A trip in the Dogon Villages of Bandiagara Escarpment.
The Bandiagara Escarpment slices across the hot and dusty lands of the Sahel in Mali for over 160km. Bandiagara is a wonder of nature, where the cliffs rise almost 500 meters in the sky and range in geographic diversity from desert to cascading waterfalls plummeting into the plains below.
We are in central Mali, about 90 km to the east of Mopti, where we can see an incredible sandstone cliff with a high plateau above and sandy semi-desert plains below. It’s known as the Bandiagara Escarpment, this cliff stretches for about 150 kilometers, and is recognised since 1989 by the UNESCO as “an outstanding landscape of cliffs and sandy plateaux with some beautiful architecture.” The Bandiagara site is considered one of West Africa’s most impressive sites, for its geological and archaeological features but also for its ethnological importance.
The site is inhabited for at least 2,000 years. Since the last five hundred years it was the home of an ethnic group known as Dogon. Before they migrated to this area from their homeland far to the south-west, in today’s Burkina Faso and Ghana, the Dogons were frequently raided by neighboring Islamic tribal groups. Men, women and children were captured and thrown into the slave trade. Probably around the 15th century or perhaps earlier, the Dogons started to arrive to this region and settled in the cliffs of Bandiagara, taking advantage from the cliff’s natural refuge like defense against potential invaders. When they arrived, they found the escarpment already inhabited by the “little red people”, who were the Tellem tribes, a pygmies that built dwellings around the base of the escarpment and carved burial caves high up on the cliff-face. The apparently impossible-to-access location of these buildings made the Dogons believe that the Tellem people could fly.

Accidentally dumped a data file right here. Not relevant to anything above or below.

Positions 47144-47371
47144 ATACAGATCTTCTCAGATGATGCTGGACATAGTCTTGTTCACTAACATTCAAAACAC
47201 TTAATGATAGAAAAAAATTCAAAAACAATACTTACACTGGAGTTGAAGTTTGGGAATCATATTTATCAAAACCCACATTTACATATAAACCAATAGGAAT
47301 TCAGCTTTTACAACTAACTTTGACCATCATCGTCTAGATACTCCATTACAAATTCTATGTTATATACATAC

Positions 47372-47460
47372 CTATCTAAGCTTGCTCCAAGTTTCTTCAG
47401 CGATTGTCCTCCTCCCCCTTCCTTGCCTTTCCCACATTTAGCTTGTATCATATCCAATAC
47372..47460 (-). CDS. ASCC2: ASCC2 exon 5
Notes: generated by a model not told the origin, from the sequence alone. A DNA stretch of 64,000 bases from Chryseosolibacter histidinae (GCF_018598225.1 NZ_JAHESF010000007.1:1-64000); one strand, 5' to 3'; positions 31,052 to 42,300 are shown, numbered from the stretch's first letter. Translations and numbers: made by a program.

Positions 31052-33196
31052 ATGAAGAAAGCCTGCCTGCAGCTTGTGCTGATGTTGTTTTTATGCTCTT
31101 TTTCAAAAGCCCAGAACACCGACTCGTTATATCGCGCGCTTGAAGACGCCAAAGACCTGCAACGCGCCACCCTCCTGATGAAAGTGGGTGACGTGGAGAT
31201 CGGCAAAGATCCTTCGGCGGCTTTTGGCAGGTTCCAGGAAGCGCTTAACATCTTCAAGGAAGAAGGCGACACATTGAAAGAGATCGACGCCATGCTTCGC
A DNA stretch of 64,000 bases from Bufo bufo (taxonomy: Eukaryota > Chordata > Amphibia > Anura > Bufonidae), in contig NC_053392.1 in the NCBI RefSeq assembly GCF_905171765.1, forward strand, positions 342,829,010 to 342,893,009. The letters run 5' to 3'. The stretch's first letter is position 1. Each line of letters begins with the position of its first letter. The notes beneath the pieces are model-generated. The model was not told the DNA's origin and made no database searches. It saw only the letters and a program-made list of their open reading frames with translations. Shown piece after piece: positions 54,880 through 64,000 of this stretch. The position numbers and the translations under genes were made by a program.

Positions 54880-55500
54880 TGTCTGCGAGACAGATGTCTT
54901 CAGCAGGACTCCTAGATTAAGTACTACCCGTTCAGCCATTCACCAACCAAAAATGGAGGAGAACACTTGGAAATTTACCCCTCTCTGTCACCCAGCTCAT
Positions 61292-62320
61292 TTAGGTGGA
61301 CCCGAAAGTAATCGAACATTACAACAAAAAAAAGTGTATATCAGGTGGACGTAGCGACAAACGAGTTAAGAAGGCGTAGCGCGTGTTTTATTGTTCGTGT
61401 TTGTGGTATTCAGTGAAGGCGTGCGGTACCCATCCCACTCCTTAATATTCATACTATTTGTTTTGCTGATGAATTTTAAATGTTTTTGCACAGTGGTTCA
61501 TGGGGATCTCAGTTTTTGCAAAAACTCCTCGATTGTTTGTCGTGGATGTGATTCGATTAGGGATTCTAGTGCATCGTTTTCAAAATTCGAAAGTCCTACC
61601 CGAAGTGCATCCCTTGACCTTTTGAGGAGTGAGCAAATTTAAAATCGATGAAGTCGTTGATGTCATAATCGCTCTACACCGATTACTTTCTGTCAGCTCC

Originally, the Dogons shared the site with the Tellem, but gradually the indigenous people were pushed out and the Tellem disappeared. It’s possible that the Tellem people were assimilated into the Dogon culture or migrated to nearby Burkina Faso, but many of the buildings and structures they left behind survived for centuries and are still visible in all this area. Some Tellem buildings, especially the granaries, are still today used by the Dogon. The first Dogon settlement was established in the extreme southwest of the escarpment, and over time, they moved north along the escarpment, over the plateau, and the plains of the Seno-Gondo to the southeast. Today, in the “Land of the Dogons” there are over 400,000 hectares and includes nearly three hundred villages scattered along the length of the Bandiagara Escarpment. The most villages are located on the plateau at the top of the escarpment or at the foot of the cliffs, beneath the older Tellem structures on the cliff face.
The Dogon people carving everything from simple rectangular homes into the cliff walls to detailed Mosque’s made out of mud and stick. The entire concept of their villages is incredible, with their homes that hang from the cliffs defying all natural bounds of the traditional city. Some of the villages can hardly even be seen, because blend seamlessly with the rocky cliffs that surround them, and others are only noticeable from their thatched roofs, protruding from the sand and rock.
The Dogons were practically unknown in the West until the early 1930s, when a young French anthropologist, Marcel Griaule, embarked on a fifteen-year long research trip across West Africa. After years of questioning the Dogon elders about their religion and tradictions, he was finally granted a series of interviews with a blind Dogon hunter named Ogotemmeli, who taught him the religious stories in the same way that Ogotemmêli had learned them from his father and grandfather. Later this was turned into a fascinating book titled “Conversations With Ogotemmeli”. Much of the Dogon’s original cultural traditions exist still today, including mask rituals and cave shrines.
Today The Bandiagara Escarpment and the Dogon culture it’s the destination of a large number of tourists who visits Mali each year. Visitors can also stay directly in the Dogon villages along the escarpment, for a really unique experience.